So it was that the eastern bishops showed up in Florence with their Emperor under strict orders to resolve the schism no matter what.  In other words, the bishop sat through the sessions with the Imperial gun to their heads.  Not surprisingly, most of them caved in, signed onto whatever the Pope and the western church wanted, and declared the schism resolved.  This involved accepting things like the supremacy of the Pope, purgatory, and the filioque addition to the Creed.  But at least one person refused to sign:  Mark, bishop of Ephesus.

The reception of the Council of Florence was in marked contrast to the reception of the Council of Nicea.  Eventually Nicea came to be accepted by the overwhelming majority.  The Council of Florence was a non-starter from the beginning, with many bishops retracting their signatures and their approval as soon as they got back home, especially when faced with popular outrage.  Bishop Bessarion of Nicea fled back to the west where he was rewarded with a cardinal’s hat.  Bishop Isidore of Kiev returned to Kiev was promptly thrown into prison for his perceived betrayal of Orthodoxy.  He escaped and eventually ended his days as the Latin-rite bishop of Sabina.  Pope Pius II later gave him the title of the Latin Patriarch of Constantinople, which of course by then meant nothing and involved no real jurisdiction.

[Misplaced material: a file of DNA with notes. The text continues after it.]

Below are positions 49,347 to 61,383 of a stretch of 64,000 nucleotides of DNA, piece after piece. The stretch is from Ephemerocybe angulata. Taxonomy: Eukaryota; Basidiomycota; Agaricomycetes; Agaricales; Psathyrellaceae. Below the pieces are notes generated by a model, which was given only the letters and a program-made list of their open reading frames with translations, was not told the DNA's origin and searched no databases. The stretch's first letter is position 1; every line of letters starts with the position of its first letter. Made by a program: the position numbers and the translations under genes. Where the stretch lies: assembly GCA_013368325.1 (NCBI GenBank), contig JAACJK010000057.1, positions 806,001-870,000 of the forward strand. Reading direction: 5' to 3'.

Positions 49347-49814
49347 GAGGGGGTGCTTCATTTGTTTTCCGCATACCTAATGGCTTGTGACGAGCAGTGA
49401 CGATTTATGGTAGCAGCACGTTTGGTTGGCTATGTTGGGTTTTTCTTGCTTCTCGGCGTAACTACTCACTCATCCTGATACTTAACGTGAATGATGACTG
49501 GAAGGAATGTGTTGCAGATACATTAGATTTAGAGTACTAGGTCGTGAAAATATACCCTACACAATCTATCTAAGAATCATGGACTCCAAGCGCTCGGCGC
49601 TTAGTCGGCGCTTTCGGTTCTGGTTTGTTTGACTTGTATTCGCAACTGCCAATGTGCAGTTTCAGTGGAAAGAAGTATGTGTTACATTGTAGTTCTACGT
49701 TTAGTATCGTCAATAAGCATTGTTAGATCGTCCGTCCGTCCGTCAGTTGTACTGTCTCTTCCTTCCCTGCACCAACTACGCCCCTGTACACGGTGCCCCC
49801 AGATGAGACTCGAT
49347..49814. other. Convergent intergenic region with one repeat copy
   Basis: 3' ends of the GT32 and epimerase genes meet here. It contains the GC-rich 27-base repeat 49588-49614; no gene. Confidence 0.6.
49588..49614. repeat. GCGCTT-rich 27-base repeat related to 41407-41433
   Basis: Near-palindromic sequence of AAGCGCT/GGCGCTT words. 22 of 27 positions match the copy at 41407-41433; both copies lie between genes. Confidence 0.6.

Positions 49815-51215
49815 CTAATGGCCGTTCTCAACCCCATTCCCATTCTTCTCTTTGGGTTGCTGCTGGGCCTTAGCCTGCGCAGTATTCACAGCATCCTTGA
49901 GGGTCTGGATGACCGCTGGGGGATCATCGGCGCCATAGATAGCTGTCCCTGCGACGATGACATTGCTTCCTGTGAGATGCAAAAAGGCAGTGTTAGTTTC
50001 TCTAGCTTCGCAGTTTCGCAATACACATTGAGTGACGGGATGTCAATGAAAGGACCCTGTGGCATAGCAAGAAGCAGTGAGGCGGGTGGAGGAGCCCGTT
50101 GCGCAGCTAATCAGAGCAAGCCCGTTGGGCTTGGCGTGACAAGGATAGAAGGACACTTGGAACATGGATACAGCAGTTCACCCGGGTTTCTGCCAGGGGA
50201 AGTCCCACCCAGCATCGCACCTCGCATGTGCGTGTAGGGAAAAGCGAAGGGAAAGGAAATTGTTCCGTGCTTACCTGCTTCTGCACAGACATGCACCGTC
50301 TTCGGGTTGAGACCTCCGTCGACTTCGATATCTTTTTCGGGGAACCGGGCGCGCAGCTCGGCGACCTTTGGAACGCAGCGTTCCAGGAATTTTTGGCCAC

The Orthodox east continued in its steadfast rejection of the Florentine gathering (expressing their definitive rejection by eventually canonizing Mark of Ephesus).  At Nicea, there was no Imperial gun aimed at episcopal heads; at Florence there was.  Just as marriages are “annulled” if free consent is lacking, so with councils.  Florence was something of a shot-gun wedding/ council, and so lacked the conditions of a true council (as the immediate aftermath proved).

What does all this mean?  Two things.